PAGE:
Contextual keywords and type


#1

Now that the Pandora’s box has been opened, I would like to open discussion about contextualizing the type-keyword.

Not being able to use type as a variable or a field name has been a huge pet-peeve of mine. Dealing with “types” in programming is really common, and personally I have encountered this issue on most Rust projects I have started.

Alternatives that have been given to me suggest using “kind”, or the ridiculous "typ" or “type_”. These alternatives just don’t cut it for me, and make reading code needlessly difficult.

Would contextualizing the type-keyword lead to any backwards compatibility issues? Does the Rust-community have any interest in this?


#2

Actually, I’d like to go the other way and lint (default allow) against using (most) contextual keywords as variable/function names anywhere. Otherwise, you’re asking the programmer and the syntax highlighter to infer whether or not something is a keyword based on the current context.


#3

My kneejerk reaction is similar to @stebalien’s: I think that contextual keywords are seen as a necessary wart to provide backwards compatibility, but should be effectively thought of as keywords, especially for new code – for exactly the reasons @stebalien mentions.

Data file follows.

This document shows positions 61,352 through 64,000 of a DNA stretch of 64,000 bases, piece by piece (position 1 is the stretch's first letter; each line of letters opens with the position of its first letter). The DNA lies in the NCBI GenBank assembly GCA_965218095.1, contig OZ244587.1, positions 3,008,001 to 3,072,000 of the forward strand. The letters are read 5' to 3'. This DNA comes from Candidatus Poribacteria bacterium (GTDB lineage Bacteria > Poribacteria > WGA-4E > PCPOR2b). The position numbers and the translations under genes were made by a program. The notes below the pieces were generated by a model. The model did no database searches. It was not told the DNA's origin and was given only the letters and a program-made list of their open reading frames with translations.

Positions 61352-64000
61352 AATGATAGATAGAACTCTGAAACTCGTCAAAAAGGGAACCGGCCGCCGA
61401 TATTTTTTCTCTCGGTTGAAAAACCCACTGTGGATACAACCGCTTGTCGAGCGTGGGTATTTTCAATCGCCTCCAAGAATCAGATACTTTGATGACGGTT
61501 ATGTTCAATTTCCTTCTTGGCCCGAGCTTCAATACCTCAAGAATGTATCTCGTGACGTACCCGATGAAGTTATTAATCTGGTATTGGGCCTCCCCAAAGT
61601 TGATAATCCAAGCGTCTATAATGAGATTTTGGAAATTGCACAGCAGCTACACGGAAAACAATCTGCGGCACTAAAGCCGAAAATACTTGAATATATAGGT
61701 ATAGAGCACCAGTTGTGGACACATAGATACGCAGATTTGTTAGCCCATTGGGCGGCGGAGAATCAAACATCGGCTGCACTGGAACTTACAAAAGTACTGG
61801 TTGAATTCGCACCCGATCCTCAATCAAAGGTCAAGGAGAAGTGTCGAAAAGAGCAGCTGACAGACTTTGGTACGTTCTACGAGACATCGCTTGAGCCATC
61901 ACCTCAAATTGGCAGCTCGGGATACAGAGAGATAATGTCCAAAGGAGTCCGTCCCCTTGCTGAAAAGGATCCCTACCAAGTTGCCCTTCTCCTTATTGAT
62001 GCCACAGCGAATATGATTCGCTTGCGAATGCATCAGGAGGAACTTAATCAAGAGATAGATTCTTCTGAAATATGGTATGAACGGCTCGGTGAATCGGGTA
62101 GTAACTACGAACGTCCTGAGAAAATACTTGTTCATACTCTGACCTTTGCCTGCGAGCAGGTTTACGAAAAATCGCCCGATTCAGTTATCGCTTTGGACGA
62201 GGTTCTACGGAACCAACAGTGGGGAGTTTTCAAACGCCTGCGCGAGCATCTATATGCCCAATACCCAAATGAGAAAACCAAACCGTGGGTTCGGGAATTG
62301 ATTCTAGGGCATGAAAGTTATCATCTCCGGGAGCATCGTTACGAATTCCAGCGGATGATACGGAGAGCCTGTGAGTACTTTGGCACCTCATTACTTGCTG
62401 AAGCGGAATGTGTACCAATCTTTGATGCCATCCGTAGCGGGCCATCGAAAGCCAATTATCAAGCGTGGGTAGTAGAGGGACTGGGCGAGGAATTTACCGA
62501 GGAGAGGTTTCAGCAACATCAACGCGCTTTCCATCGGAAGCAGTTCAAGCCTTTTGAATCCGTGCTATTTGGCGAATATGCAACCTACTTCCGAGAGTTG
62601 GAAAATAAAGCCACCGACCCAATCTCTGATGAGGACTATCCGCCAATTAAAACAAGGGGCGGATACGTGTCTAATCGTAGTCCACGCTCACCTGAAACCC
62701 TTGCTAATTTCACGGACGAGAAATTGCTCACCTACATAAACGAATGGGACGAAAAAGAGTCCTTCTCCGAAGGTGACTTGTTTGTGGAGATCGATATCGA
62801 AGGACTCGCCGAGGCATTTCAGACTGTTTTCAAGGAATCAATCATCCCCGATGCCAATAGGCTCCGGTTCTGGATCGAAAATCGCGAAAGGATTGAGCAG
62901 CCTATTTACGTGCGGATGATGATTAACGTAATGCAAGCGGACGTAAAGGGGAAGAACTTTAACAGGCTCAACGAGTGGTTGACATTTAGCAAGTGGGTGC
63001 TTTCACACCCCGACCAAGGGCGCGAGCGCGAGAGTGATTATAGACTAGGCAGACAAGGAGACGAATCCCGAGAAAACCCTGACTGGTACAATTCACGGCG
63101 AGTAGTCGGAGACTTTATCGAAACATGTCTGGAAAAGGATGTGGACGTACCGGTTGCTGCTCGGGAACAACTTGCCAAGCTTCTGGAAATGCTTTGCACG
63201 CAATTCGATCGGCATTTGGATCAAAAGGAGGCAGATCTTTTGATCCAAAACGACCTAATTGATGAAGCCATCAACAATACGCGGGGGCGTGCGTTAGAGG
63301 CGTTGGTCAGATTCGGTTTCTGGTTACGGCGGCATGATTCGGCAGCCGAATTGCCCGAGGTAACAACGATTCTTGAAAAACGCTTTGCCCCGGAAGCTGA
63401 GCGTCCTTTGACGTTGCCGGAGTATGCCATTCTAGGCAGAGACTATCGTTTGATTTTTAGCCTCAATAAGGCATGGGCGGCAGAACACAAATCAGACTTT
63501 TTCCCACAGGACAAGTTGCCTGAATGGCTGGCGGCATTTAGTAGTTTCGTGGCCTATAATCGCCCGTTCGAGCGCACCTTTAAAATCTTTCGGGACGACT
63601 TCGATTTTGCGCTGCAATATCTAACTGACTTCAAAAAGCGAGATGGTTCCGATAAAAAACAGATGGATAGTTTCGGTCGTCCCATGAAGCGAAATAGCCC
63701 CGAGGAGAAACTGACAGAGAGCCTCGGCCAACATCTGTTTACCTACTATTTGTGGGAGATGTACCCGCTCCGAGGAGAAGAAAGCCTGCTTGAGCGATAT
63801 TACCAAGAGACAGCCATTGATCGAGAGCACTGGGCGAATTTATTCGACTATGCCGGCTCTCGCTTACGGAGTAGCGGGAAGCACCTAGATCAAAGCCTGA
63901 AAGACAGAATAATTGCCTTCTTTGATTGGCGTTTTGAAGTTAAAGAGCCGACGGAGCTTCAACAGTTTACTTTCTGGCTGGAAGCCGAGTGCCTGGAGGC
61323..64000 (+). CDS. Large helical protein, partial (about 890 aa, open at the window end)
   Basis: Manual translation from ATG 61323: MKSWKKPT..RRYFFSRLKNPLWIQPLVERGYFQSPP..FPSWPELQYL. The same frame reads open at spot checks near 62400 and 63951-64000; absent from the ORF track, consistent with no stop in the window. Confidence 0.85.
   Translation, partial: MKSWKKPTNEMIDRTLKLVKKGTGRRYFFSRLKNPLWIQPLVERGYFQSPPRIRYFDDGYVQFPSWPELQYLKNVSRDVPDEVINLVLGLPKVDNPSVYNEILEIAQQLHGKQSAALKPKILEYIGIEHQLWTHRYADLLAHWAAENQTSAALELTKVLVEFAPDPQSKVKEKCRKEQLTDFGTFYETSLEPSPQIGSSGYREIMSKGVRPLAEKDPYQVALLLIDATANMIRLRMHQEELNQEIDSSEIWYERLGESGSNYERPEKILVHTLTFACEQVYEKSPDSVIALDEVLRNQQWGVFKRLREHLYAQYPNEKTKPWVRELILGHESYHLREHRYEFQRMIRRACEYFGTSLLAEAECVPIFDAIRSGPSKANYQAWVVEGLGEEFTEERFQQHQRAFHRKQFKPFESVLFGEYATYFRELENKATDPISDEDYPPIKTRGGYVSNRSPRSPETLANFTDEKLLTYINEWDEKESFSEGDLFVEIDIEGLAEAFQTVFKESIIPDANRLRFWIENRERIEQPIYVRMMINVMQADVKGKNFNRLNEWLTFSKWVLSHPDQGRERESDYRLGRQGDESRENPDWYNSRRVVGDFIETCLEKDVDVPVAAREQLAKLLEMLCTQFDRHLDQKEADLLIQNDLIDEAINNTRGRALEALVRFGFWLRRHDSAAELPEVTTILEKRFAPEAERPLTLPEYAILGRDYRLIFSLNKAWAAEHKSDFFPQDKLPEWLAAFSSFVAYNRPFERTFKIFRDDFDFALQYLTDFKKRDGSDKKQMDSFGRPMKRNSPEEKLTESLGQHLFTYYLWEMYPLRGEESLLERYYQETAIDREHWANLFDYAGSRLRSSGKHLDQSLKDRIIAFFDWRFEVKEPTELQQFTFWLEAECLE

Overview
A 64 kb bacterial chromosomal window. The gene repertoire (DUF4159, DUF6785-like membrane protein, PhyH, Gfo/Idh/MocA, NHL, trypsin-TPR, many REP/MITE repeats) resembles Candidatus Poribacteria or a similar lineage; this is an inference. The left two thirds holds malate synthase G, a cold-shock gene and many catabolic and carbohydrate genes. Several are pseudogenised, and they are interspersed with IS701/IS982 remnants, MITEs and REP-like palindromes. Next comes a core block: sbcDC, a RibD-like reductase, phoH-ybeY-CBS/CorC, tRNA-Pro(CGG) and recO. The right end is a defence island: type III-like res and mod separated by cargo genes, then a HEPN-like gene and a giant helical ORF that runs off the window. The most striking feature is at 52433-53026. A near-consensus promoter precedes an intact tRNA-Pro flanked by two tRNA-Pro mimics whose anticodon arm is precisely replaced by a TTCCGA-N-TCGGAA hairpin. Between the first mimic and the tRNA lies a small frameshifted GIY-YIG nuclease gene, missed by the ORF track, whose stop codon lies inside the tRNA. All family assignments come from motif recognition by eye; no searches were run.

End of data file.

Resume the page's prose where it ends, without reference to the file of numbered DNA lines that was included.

#4

I share the frustration of OP, but I think it’s workable to keep “type” as a universal keyword. The way I handle this is by changing the identifier/field/whatever to describe what the value is a type of. For example, in ruma-events, all the structs which represent Matrix events have a “type” field, which I renamed “event_type”, but use a Serde annotation to have it converted back to “type” when serializing to JSON. I find this satisfactory as it doesn’t change the semantics of the name and it doesn’t resort to ugly hacks like “typ”.